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Tom Fassett's miniature "tree making" 101
    
   Making Miniature Trees
      
Tom Fassett
 

 
   
I have been looking for a better way to make trees and decided to try a mixture of Woodland Scenics Poly Fiber and Course Turf.  The Poly fiber is much finer than what I had been using and lets more of the underlying "trunk" show through.  Most of the trees I make are what you would expect to see in the southwest so the foliage is not as thick as what you would find in a typical forest.  You can, though, add more ground foam for a thicker look such as with Oak or other hardwood trees.  This method also works great for "scrub" type trees and bushes like you would find in a more barren or windy climate.
 
 
 


 
Here are the basic tools and ingredients I use.  The green material on the right is the Poly Fiber, the green in the dish is Course Turf.  I use a variety of "trunks" made from various weed branches and bushes.  The tall one in the middle is from a small bush I found in southwestern New Mexico, northwest of Lordsburg.  I don't know what it is but it looks just like a miniature hardwood trunk.  The different parts of the bush yield different types of trunks.  The branches on the right are from a local weed found throughout the desert, and the branches on the left are from a citrus tree.  I will explain the use of the tools later.
FIGURE 1
 
Here are the ingredients in the package.  I like the Duro Spray Adhesive best as it dries very transparent and has very good adhesion.
FIGURE 2
 
I begin making a tree by cutting off a section of branch and trimming it to a basic tree shape.  This is the New Mexico bush and it is already the perfect color.  Some of the "trunks" are too light so I spray them with the air brush using a mixture of Tamiya acrylic Flat Black and Hull Red, heavily diluted with water.  This gives me a good approximation of bark.  I poke a small hole in a piece of foam to hold the piece while I work on it and to keep my fingers away from the adhesive spray.
FIGURE 3
 
Now it is time to start adding the Poly Fiber.  First, spray a light coat of the spray adhesive on the trunk, leaving the part below the lowest branch free of adhesive.  Then, tear small bits of Poly Fiber off the clump and drape over the trunk.  I usually start at the end of a branch and stretch it inward.  I then take a dentist's pick and "weave" the fiber around the branches.  Wrapping individual strands around branches gives it a lot of strength and gives the adhesive something to hold on to.  I also try to keep the thickest part around the individual branches instead of hanging out in mid air.  I then "rat" the clump to give it some body and keep it from being too thick.  Those who do not know what "ratting" is, ask any women who was around in the 1960s and 1970s.  This was what many women did to their hair using a brush or a comb to make it look fuller--kind of like a birds nest.  Basically, the clump of fiber is this way when it comes out of the package--all intertwined.  I work with the fiber so it is evenly distributed without thick clumps.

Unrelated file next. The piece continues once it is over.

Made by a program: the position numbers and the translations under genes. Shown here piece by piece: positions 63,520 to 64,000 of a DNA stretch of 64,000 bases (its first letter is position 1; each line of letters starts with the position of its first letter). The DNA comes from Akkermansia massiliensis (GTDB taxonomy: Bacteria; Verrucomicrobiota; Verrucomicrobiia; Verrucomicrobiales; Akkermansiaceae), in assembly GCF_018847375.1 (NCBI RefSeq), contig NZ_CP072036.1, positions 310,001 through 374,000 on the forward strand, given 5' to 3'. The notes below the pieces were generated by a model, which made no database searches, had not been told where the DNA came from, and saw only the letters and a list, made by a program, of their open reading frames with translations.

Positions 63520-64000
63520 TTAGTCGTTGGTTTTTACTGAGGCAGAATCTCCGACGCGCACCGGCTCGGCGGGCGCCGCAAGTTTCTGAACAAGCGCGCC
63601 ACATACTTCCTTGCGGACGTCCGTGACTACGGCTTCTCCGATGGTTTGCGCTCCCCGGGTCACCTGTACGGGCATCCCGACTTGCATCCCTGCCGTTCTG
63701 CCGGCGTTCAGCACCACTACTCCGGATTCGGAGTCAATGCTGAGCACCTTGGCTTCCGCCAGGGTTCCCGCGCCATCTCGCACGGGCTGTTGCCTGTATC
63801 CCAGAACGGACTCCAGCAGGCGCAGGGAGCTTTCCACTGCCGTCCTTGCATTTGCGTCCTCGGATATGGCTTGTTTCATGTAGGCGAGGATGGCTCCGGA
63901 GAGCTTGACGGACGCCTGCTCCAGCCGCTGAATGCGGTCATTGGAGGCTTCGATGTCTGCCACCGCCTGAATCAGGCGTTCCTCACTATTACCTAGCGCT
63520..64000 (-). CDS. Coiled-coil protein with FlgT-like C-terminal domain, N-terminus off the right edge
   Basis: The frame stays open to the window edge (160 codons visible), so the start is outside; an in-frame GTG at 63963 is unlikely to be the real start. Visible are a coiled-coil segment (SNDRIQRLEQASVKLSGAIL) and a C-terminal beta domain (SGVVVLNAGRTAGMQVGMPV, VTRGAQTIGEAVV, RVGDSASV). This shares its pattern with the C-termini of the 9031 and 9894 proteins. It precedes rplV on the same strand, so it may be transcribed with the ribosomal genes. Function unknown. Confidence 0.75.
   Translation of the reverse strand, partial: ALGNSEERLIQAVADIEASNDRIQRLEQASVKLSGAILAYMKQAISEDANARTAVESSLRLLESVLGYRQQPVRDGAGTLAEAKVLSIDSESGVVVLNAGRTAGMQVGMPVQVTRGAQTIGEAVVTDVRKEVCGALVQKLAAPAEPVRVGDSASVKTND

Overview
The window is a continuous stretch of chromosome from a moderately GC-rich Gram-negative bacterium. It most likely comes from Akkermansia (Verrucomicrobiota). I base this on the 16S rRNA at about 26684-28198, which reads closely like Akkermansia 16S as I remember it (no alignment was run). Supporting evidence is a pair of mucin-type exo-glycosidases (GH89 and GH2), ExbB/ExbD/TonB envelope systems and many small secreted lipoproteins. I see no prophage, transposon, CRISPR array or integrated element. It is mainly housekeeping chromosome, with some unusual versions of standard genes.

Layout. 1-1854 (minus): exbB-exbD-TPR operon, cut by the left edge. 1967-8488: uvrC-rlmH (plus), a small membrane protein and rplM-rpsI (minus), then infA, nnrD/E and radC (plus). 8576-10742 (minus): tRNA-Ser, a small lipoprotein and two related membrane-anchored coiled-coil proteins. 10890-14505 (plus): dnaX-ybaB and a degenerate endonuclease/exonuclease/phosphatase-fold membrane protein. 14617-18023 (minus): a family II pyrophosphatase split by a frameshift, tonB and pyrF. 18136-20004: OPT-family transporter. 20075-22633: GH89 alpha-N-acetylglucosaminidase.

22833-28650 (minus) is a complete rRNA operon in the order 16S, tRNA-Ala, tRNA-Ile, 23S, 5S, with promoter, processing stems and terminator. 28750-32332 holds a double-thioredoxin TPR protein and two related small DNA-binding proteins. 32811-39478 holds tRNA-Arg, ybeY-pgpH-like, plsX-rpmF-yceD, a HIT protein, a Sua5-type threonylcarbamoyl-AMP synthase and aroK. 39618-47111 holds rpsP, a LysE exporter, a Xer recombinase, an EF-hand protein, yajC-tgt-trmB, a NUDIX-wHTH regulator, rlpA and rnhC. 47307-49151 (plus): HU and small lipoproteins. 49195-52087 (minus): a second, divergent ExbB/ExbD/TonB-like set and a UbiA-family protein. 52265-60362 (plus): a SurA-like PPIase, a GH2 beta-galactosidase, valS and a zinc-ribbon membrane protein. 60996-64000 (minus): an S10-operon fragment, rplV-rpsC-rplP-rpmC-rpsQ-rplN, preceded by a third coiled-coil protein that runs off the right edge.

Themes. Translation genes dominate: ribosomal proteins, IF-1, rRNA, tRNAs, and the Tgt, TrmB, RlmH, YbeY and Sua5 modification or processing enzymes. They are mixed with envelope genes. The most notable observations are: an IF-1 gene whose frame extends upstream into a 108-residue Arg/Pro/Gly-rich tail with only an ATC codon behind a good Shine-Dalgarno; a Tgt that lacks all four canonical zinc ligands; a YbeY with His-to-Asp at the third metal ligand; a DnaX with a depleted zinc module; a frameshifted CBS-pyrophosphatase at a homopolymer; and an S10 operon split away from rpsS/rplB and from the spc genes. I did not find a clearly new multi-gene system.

FIGURE 4
 
Here is what the tree looks like after adding the Poly Fiber.
FIGURE 5
 
The next step is to make "holes" in the fiber and to remove all the little stringy "hairs" sticking out.  I do this with an old soldering iron.  This step requires a quick and light touch or you will end up with melted blobs all over your tree.  Keep the soldering iron tip clean by constantly wiping it on a damp sponge.  This is the same process used when soldering.  Also make sure you do this with good ventilation--trust me, the melting fibers stink and the fumes are probably not good for you.  I "trim" the excess fiber between the branches to give the tree less of a spherical look.  If you look at a real tree, the heaviest growth is around the branches, not between them.  I also poke a few holes here and there so the trunk shows through.
FIGURE 6
 
Now it is time to add the "leaves."  Notice how the fiber has been greatly reduced from the previous step.  Once again, spray the tree with a very light coat of adhesive.  Then, shake on the Course Turf, taking care not to get too much on the tree.  You can just keep adding small amounts until you are satisfied with the thickness of the foliage.  I use a color of Course Turf called "Burnt Grass" as it seems to match the kind of trees found in the areas represented by my layout.  I have experimented with all the other colors and each has its own advantage in different environments.  As a final step, I usually hit the tree one more time with the soldering iron to reduce the "evenness" of the foliage and to expose little areas of trunk.  Once again, use a very light touch with the iron.
FIGURE 7
 
Here is a close-up of the completed tree.  This one is about 5 inches tall.
FIGURE 8
 
Here is the tree mounted on the mining module of the layout.  My layout is HO scale, but the track here is N gauge for mining cars so you can get a better idea of the scale of the tree.
FIGURE 9
 
Here is a collection of finished trees ready to be added to the layout.  There are various "trunks" and colors of Course Turf represented here to approximate different types of trees.  The trees on the right are more typical of Cottonwood or Ash and the smaller trees on the left are meant to represent Ironwood and similar "desert" trees.
FIGURE 10
 


I hope this gives you all sorts of ides for adding trees and bushes to your layout or diorama, and don't forget to experiment with different materials to get the effect you are most happy with.

Enjoy,
Tom Fassett



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